While the precise question has not been decided by the Supreme Court of Tennessee, we do find an indisposition to give to the section any such broad and indeterminate meaning as would include a suit which does not involve any actual injury to property. Thus this section was held not to apply to a suit against an attorney for the negligent loss of a debt intrusted to him for collection. Bruce v. Baxter, 7 Lea, 477; Ramsey v. Temple, 3 Lea, 253. Nor to the suit of a stockholder, in behalf of the corporation, against bank directors, for the negligent discharge of their duties, by which the corporation had sustained losses. Wallace v. Lincoln Savings Bank, 89 Tenn. 631, 15 S. W. 44S, 24 Am. St. Rep. 625.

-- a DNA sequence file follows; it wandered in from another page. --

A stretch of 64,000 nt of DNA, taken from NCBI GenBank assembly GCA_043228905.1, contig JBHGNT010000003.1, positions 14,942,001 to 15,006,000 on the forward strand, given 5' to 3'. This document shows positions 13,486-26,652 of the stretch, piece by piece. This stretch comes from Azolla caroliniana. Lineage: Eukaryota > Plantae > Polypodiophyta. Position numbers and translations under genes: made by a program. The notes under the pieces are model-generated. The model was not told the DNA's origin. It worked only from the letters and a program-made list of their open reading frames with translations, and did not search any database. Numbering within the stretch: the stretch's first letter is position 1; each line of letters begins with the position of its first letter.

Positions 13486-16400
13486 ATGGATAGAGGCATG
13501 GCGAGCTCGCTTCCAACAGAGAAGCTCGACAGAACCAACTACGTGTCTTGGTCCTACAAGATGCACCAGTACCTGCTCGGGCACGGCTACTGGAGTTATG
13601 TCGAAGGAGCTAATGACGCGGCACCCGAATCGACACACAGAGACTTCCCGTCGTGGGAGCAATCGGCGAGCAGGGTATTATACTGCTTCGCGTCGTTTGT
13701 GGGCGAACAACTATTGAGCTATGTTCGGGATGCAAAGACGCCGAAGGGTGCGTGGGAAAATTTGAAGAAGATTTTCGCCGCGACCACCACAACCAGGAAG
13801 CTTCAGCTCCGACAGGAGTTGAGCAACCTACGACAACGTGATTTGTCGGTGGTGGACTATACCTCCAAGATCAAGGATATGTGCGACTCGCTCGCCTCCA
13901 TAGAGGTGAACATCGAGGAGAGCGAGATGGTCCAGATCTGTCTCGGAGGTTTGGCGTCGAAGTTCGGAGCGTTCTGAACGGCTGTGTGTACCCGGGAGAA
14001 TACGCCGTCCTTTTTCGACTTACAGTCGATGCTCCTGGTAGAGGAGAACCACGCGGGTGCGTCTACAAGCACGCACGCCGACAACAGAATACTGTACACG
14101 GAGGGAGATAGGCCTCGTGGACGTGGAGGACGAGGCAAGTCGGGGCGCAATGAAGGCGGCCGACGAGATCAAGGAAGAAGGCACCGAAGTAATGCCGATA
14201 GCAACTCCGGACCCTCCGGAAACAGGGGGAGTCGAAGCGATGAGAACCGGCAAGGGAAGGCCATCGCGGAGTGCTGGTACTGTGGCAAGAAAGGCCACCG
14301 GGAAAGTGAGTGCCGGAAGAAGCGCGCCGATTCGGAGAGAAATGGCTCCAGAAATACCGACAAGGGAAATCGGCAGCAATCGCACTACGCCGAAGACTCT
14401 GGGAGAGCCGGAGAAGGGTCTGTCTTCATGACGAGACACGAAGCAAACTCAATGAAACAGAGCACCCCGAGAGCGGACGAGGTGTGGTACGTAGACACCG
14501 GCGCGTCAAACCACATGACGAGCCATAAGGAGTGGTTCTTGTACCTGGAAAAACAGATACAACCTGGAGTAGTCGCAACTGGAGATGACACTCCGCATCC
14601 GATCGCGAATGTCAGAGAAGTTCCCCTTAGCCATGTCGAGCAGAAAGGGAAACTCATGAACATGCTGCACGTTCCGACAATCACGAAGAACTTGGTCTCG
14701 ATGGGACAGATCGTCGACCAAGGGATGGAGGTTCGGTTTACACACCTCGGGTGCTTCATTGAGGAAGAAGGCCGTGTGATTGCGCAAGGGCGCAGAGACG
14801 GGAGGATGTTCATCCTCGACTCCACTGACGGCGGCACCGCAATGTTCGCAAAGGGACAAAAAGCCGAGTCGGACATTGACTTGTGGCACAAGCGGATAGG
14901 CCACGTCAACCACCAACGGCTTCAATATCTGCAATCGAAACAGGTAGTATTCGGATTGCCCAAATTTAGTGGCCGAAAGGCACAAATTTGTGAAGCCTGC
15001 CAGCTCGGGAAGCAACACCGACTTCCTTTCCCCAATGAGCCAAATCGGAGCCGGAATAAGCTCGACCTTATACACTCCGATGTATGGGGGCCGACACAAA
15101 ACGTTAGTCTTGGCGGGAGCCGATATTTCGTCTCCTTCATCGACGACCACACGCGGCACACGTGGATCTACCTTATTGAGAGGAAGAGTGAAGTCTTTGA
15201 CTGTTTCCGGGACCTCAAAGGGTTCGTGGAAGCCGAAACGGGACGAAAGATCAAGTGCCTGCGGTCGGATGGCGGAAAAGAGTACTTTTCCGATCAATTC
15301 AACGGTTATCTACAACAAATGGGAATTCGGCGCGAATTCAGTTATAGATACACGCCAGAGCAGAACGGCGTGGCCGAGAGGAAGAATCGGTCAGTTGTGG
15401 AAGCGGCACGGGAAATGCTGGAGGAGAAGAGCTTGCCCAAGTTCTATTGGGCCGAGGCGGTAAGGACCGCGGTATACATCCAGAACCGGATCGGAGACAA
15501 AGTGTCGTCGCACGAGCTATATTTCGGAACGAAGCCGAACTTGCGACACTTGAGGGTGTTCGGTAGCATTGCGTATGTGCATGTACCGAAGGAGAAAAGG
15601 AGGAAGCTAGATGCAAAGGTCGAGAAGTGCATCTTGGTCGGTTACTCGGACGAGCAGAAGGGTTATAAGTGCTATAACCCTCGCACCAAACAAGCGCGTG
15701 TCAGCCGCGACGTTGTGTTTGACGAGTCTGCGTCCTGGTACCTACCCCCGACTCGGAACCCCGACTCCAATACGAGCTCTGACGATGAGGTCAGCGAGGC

In Kirkman v. Philips' Heirs, 7 Heisk. 222, 225, the court said: "The statute of limitations applicable depends upon the nature and character of the action, and not upon its form." In the same case it was held that, although the forms of action have been abolished by the Code, an owner of personal property, whose right to sue for damages for its conversion was barred by the statute of three years, might waive the tort, and sue for the value upon the implied assumpsit, in which case his suit would not be barred in six years; that being the time within which a suit upon a contract might be brought. See, also, Alsbrook v. Hathaway, 3 Sneed, 454. Actions on statute liabilities, not being a statute penalty, and not dependent upon any contract, express or implied, are actions not otherwise "expressly provided for by any of the other sections of the chapter upon the limitations of actions other than real." Such an action is at the common law — one in the nature of an action upon a specialty — and is of a similar kind to those enumerated in section 4473, Shannon's Code. Under the statute of 21 James I, c. 16, all actions "upon the case," with certain exceptions, and "all actions of debt grounded upon any lending or contract without specialty," were barred unless commenced within the time named in the statute. But an action of debt which was grounded upon a specialty was not within the statute. Specialties were not within the evil intended. Angell on Limitations, § 80; Jones v. Pope, 1 Saunders, 38; White v. Parkin, 12 East, 578; Browne on Actions at Law, 345; Bullard v. Bell, 1 Mason, 243, Fed. Cas. No. 2,121; 4 Bacon, Abridgment, 471. But the statute of James operated upon the form of action. Thus all actions "upon the case," whatever the cause of action, were within the bar of the statute, and so were "all actions of debt grounded upon any lending or contract without specialty." In Carrol v. Green, 92 U. S. 509, 23 L. Ed. 738, it was held that a suit by creditors of a corporation to enforce their claims against stockholders under a clause of the charter rendering them individually liable was barred by the South Carolina statute; being, in substance, the act of 21 James I, c. 16. The reason given for this result was that the charter was a mere offer or proposal by the state, which the stockholders could accept or reject, and that by taking stock they assented to the liability imposed, and that the assent thus given and promise implied was the ground of liability, and that the action of case would lie upon such an implied promise, which action was within the bar of the statute. The court, however, went further, and held that the action or suit was not on the statute, and was therefore not an action on a specialty. "The statute," said the court, "was only inducement. The implied promise of the stockholders to fulfill its requirements was the agreement on their part, and it was without specialty." The distinctions made in the case are quite refined, and turn upon common-law forms of action. So far as the case goes upon the ground that the charter involved a mere proposal, and that the liability of the shareholder was grounded upon his implied agreement, it is in accord with the great current of authority.